Differential Media

Isolation of bacteria is accomplished by growing ("culturing") them on the surface of solid nutrient media. Such a medium normally consists of a mixture of protein digests (peptone, tryptone, etc.) and inorganic salts, hardened by the addition of 1.5% agar. Examples of standard general purpose media that will support the growth of a wide variety of bacteria include nutrient agar, tryptic soy agar, and brain heart infusion agar. A medium may be enriched, i.e., by the addition of blood or serum. Examples include sheep blood agar and chocolate (heated blood) agar.

Selective media contain ingredients that inhibit the growth of some organisms but allow others to grow. For example, mannitol salt agar contains a high concentration of sodium chloride that inhibits the growth of most organisms but permits staphylococci to grow.

Differential media contain compounds that allow groups of microorganisms to be visually distinguished by the appearance of the colony or the surrounding media, usually on the basis of some biochemical difference between the two groups. Blood agar is one type of differential medium, allowing bacteria to be distinguished by the type of hemolysis produced (see below). Some differential media are also selective, i.e., most of the standard enteric agars such as MacConkey and EMB agars, which are selective for gram-negative coliforms and which differentiate lactose-fermenting and non-lactose-fermenting bacteria.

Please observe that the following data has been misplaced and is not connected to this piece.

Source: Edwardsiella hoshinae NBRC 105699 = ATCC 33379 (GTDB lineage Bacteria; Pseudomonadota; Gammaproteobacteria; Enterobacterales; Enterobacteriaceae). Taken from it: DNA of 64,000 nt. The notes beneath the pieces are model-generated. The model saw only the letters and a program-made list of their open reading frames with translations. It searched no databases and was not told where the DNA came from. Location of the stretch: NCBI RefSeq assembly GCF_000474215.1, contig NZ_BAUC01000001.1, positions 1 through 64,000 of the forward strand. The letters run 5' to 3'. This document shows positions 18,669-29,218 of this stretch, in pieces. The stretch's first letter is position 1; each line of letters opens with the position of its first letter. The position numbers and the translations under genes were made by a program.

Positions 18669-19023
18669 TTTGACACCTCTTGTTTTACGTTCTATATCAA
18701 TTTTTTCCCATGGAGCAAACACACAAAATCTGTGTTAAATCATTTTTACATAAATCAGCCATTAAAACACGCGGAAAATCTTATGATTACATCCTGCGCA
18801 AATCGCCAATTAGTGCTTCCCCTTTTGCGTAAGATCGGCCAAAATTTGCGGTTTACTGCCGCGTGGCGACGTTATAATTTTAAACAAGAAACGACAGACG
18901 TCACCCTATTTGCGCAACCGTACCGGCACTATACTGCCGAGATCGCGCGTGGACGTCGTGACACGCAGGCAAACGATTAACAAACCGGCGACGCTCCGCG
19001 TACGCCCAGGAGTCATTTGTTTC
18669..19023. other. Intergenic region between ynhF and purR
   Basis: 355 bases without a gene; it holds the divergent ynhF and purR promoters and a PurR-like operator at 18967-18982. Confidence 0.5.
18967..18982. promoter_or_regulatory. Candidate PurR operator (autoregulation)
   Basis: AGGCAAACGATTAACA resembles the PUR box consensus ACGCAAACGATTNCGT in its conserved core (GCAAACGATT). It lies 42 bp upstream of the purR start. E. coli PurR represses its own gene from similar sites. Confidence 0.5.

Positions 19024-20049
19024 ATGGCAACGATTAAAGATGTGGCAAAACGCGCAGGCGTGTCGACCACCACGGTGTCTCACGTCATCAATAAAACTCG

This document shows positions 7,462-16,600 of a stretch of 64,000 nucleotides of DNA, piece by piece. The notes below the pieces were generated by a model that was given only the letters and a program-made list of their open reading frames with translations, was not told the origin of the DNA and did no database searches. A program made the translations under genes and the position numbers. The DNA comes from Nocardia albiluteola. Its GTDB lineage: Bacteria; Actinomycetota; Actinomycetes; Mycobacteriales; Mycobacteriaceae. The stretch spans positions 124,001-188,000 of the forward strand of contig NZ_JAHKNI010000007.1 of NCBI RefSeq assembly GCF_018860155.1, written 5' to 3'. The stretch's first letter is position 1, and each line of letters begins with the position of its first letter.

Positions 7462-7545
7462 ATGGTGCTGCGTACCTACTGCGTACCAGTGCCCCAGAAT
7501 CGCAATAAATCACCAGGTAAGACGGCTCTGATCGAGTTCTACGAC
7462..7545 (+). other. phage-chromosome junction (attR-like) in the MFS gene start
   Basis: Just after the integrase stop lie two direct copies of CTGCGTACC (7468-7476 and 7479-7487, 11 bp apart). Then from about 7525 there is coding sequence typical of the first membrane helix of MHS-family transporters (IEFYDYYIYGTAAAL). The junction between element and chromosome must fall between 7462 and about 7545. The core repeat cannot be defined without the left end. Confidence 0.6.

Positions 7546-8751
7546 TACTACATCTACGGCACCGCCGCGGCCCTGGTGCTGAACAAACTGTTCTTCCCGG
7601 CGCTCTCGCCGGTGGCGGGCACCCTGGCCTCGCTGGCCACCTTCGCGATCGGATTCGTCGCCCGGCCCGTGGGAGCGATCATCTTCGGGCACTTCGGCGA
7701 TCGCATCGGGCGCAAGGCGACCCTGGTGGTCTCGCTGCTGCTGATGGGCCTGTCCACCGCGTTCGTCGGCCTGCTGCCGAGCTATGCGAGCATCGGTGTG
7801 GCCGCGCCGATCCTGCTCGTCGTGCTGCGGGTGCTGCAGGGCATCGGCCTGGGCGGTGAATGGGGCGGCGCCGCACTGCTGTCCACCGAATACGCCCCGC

Hemolysis Observation of the hemolytic reactions on blood agar is a very useful tool in the identification of bacteria, particularly streptococci. The types of hemolysis are defined as follows:

alpha (α) hemolysis: An indistinct zone of partial destruction of red blood cells (RBCs) appears around the colony, often                                accompanied by a greenish to brownish discoloration of the medium. Streptococcus pneumoniae and many                                oral streptococci are α hemolytic.

beta (β) hemolysis: A clear, colorless zone appears around the colonies, in which the RBCs have undergone complete lysis. S.                               pyogenes, S. agalactiae, and several other species of streptococci are β hemolytic. Many other bacteria                               besides streptococci can be β hemolytic, including Staphylococcus aureus, Pseudomonas aeruginosa, and                               Listeria monocytogenes, and hemolytic reactions can also be a useful diagnostic tool for these organisms.

no (γ) hemolysis: No apparent hemolytic activity or discoloration is produced by the colony (also called gamma hemolysis).

 

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